Choosing Content

in
This exercise was based around an excerpt from ‘The Daffodil Affair’ by Michael Innes. The excerpt describes a rather bleak room which I interpretted to mirror the personality of Inspector Appleby. From the excerpt I felt he would be quite stern and introspective. He seems troubled by the responsibility of the abduction files but appears […]

Visual Metaphors

in
This exercise was about examining visual metaphors and then following a process to create one of our own. Credits for the examples to: John Holcroft M. Ramos Ferdi Rizkiyanto Several authors unknown These metaphors are clearly, visually powerful, eplaining the resoning behind the frequent use of metaphores in advertising. They can be used to get […]

Working in Black & White

in
In this exercise we chose a word to illustrate. I chose journey. The illustration could be of objects or in a ‘more narative style’. I started off with a mindmap of words relating to ‘journey’ and then expanded this with a search on Google to create a moodboard. I then sketched out some thumbnails based […]

Drawing from Reference

in
For this exercise we had to collect reference material from different sources and catalogue the images under given categories. I combined some Google searching with 2 books, Retro Graphics: A Visual Sourcebook to 100 Years of Graphic Design and The Fifties Source Book, and a visit to the North Wales 1950s museum. Some of my […]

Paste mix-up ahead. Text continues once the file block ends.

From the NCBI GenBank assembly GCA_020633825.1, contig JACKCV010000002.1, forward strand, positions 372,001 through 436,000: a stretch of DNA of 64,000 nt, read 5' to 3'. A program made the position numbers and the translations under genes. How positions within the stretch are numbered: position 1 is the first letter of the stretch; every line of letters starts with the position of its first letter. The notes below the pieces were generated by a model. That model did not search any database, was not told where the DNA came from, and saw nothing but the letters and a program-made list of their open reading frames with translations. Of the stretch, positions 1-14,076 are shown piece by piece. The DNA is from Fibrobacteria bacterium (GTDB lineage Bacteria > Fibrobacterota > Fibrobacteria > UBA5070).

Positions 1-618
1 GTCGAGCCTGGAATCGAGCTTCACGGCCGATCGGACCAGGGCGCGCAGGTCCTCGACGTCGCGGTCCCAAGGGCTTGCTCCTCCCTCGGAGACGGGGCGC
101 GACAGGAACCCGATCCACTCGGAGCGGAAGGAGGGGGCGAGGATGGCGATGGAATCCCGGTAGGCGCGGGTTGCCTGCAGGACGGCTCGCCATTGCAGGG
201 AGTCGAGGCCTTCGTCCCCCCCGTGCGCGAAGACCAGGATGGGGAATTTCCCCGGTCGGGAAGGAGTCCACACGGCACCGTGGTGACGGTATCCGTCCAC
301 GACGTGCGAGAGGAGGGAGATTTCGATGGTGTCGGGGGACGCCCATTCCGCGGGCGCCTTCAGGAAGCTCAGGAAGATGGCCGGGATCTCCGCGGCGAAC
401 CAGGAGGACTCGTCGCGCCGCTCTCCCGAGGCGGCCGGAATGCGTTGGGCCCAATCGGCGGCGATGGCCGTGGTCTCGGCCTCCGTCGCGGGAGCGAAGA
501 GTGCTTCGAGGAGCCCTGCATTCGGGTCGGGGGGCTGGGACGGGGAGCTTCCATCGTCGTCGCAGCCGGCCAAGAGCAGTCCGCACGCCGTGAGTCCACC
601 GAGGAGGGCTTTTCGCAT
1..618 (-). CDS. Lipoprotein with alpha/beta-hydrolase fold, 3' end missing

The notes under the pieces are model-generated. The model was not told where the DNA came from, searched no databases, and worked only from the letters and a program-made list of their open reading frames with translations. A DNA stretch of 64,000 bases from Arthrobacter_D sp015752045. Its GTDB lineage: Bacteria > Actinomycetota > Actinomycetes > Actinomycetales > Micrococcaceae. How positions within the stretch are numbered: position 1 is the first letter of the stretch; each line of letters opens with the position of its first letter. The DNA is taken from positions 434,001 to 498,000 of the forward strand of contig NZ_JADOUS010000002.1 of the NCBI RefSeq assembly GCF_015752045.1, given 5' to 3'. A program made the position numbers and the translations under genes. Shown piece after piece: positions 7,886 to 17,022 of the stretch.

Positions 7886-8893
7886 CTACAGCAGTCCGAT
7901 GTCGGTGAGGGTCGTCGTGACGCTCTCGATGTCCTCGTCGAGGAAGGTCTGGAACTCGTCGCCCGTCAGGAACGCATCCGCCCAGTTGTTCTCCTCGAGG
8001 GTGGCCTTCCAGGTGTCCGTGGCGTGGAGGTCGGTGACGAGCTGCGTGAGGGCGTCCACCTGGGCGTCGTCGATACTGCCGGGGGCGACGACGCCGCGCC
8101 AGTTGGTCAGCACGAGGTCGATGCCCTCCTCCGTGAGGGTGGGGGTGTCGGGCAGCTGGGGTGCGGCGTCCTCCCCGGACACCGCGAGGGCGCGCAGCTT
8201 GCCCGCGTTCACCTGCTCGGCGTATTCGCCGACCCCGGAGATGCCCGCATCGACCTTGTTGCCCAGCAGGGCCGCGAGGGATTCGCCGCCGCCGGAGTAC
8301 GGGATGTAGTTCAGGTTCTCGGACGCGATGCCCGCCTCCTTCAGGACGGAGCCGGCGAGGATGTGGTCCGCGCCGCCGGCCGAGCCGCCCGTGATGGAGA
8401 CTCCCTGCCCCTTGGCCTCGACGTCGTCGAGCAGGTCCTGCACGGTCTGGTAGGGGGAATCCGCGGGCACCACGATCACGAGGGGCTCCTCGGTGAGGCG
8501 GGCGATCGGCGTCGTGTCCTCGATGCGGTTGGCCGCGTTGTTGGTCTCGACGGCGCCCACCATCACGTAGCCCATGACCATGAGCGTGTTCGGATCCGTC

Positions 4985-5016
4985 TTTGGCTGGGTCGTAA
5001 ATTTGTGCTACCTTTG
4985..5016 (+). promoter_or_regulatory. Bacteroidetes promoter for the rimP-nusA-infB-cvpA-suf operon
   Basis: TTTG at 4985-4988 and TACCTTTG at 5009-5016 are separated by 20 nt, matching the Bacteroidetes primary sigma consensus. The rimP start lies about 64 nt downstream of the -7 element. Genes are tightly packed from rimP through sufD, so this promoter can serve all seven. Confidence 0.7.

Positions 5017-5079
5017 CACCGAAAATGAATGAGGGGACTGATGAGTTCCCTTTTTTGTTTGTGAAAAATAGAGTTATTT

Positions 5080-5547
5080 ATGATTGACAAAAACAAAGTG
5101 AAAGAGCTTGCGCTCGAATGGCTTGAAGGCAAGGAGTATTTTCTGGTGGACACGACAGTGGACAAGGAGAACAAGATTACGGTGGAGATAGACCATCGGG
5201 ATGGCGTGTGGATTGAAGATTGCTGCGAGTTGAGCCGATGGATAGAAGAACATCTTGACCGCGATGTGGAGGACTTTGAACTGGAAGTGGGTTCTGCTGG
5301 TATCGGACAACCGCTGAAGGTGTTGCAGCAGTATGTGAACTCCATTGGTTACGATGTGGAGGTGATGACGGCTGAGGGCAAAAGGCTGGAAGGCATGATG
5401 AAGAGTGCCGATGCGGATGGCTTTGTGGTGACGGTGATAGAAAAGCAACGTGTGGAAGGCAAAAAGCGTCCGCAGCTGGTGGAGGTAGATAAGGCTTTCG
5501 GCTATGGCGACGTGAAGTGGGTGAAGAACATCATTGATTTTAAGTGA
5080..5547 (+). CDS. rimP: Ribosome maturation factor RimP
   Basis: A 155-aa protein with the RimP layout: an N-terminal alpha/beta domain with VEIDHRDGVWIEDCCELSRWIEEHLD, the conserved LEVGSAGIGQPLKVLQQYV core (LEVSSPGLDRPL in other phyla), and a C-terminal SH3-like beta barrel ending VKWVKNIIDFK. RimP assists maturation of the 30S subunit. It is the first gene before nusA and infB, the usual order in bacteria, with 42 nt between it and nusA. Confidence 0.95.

Mood Board

in
For this exercise we had to choose a word from the previous exercise and collect imagery stemming from our sketches. My search re-enforced the association of bright colours with ‘exotic’ and also brought to light the many interesting textures that exist, mainly from animal skins. I thought these textures provide opportunities for further exploration so […]

Turning Words into Pictures

in
There are 2 sides of the brain: the left, a verbal and rational side that deals in numbers and words, and the right, an intuitive side which works with patterns and ‘wholes’. This exercise is meant to engage the thinking strategies of the right side of the brain by drawing ideas rather than verbalising them. […]